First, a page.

Remember when Whitney Houston sang, "I believe the children are our future"? Nope.
More Americans are saving today for a big-ticket purchase in the short term -- like a car, a vacation or a home improvement project -- than for their children's college education, according to a survey released Monday by the Certified Financial Planner Board of Standards and the Consumer Federation of America.
Of all the people who say they'd like to make a major purchase in the next few years, 60 percent have actually started setting money aside, according to the survey. That's up from 52 percent in a similar survey in 1997.
Meanwhile, of all the people who say their plans include sending a kid to college, just 48 percent are saving or investing money at the moment. That's down from 56 percent in 1997.
What's going on? Does this mean America has been infected by a virulent strain of bad, selfish parenting, a la the Dursleys or the Wormwoods? Probably not. What seems more likely is that more families are struggling to make ends meet these days.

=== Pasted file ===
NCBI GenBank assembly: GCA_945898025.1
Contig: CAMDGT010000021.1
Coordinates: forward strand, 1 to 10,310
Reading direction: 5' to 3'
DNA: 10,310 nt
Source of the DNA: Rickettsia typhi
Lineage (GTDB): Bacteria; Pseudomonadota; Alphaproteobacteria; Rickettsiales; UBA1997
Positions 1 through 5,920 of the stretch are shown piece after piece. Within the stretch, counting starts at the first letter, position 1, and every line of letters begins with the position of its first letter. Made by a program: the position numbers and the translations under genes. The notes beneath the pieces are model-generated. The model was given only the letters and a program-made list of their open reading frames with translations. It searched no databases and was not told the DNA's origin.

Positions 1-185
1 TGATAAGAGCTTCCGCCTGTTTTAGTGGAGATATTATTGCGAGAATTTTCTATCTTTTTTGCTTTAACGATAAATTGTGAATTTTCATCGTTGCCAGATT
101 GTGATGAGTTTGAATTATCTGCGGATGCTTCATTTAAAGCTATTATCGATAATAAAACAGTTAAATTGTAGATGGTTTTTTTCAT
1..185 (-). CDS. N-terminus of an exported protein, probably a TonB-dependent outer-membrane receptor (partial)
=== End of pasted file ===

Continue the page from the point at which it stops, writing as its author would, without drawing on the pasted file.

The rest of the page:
We know a growing number of Americans are having trouble paying for groceries and other basic necessities, and that a huge swath of our underemployed, wage-stagnated population lives precariously close to poverty. Therefore, maybe it's not surprising that households with a buck to spare will put it toward a short-term expense -- especially something like a new car or a household improvement, which might fulfill a pressing need -- rather than something far-off like college tuition.
It may also be that some would-be savers are growing suspicious of the whole "pay through the nose for higher education" model, especially with student loan debt approaching such Godzillian proportions. A recent survey from Country Financial and Rasmussen Reports found that the number of adults who consider college a worthwhile investment has plummeted in the past four years -- it's now at 57 percent, where it was 81 percent in 2008.
But the investment may pay off in the long run. College graduates tend to earn almost twice as much, over the course of a lifetime, as people who only have a high school degree.